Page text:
Study Highlights Physical Therapy’s Clinical, Financial Benefits Among Medicare Beneficiaries

Home Health Care News | By Patrick Filbin
Increased physical therapy (PT) utilization is associated with significant reductions in hospitalizations and emergency room visits, more evidence shows.
Meanwhile, home health providers are still grappling with how to manage physical therapy under the Patient-Driven Groupings Model (PDGM).
A new study from the Alliance for Physical Therapy Quality and Innovation (APTQI) showed that an increase in PT among Medicare patients could reduce health care spending by $10 billion.
PT users were 50% less likely to visit the emergency room or be hospitalized for a follow-up injury in the six months following their initial fall, according to the study.
An important distinction, however, is that the data tracked users who had already experienced a fall.
“A lot of people are going to end up in home health because after you fall, you may be homebound for a bit,” Nikesh Patel, executive director of APTQI, told Home Health Care News. “I think what this shows is that whatever setting those PT sessions are happening post-fall, you’re going to have a significant decrease in the likelihood of falls in the next six, 12 and 18 months.”
The results confirm what physical therapists have known for a long time, Patel said: that PT is a safe and effective method for helping seniors build the strength and other necessary skills to avoid future falls and reduce costly expenditures.
The U.S. Centers for Medicare & Medicaid Services (CMS) implemented PDGM on Jan. 1, 2020. Prior to PDGM, home health agencies were paid per therapy visit under the home health benefit in Medicare Part A. Now, payment is tied to patient characteristics.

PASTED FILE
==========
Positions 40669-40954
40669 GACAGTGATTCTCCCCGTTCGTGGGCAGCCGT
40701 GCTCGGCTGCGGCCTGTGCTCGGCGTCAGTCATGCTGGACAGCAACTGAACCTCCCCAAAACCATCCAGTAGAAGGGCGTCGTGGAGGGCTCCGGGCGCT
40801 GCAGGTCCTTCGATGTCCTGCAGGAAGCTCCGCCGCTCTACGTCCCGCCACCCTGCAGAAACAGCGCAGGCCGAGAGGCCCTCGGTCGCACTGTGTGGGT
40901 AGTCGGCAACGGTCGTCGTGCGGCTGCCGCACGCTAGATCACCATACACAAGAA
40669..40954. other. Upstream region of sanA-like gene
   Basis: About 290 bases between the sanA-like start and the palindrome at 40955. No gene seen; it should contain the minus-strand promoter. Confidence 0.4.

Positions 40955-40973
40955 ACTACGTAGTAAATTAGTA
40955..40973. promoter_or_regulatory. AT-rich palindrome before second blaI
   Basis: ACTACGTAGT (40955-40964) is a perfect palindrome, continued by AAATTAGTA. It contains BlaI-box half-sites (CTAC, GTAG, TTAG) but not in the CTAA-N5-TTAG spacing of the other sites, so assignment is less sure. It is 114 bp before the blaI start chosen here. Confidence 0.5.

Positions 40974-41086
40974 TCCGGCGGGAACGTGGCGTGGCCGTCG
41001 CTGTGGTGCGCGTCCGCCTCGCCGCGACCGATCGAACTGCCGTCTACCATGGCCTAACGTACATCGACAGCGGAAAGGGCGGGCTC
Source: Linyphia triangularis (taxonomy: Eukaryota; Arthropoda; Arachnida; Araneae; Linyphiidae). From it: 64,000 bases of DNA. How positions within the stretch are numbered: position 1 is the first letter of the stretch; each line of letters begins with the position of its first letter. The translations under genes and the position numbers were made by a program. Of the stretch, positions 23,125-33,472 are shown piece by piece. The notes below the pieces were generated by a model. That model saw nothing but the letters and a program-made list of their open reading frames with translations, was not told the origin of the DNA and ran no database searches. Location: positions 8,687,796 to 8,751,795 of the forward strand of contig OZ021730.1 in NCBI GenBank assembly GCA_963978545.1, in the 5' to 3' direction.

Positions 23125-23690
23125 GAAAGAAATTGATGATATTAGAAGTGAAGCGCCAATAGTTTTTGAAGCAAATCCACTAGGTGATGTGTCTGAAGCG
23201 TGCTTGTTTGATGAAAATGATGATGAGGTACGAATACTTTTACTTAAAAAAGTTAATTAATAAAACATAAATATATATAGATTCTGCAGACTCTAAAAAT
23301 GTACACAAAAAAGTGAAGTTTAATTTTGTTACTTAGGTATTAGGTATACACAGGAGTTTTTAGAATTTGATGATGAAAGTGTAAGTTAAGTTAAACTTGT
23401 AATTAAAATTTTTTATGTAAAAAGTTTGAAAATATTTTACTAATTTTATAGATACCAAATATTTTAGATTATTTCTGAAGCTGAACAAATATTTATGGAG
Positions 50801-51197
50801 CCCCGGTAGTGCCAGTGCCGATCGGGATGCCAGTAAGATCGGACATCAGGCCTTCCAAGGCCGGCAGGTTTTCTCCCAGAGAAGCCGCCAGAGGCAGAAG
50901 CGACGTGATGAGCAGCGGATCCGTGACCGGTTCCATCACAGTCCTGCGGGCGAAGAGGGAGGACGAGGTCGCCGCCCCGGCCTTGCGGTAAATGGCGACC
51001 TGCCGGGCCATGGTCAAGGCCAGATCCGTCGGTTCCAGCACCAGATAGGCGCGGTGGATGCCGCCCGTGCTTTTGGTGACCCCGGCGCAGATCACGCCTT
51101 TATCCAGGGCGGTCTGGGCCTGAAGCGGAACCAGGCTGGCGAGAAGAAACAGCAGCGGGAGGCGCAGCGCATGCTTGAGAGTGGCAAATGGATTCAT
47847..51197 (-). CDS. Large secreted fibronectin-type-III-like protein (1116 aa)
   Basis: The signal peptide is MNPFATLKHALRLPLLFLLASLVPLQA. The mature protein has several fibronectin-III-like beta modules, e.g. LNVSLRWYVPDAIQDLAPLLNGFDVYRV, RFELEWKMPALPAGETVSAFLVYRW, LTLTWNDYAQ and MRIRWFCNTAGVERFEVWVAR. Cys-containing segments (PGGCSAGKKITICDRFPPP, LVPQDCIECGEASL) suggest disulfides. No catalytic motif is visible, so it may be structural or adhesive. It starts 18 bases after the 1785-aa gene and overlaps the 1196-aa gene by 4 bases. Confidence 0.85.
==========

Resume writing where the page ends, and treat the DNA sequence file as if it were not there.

At the beginning of 2020, many believed there would be an inevitable disruption to home health therapy utilization.
Today, it’s still unclear exactly how PDGM has impacted therapy utilization. Following the implementation of the new payment model, providers were naturally less likely to offer therapy services because they were not as incentivized to do so.
The study’s findings are another example of how PT can offer savings to the entire health care sector.
“For me, the most telling statistic was that for every 100 Medicare beneficiaries, we average in the U.S. about 21 hospital stays,” Patel said. “Of those hospital stays, 40% of those are fall-related. If you have a decrease of four to six hospitalizations and inpatient stays for a year, the costs are staggering.”
According to the study’s authors, increased PT use by 100 beneficiaries prone to falls could result in an offsetting reduction in total health care spending of as much as $61,400 to $91,900 per member.
When considering the 13.5 million Medicare beneficiaries who are not enrolled in physical therapy, that could create $10 billion in savings.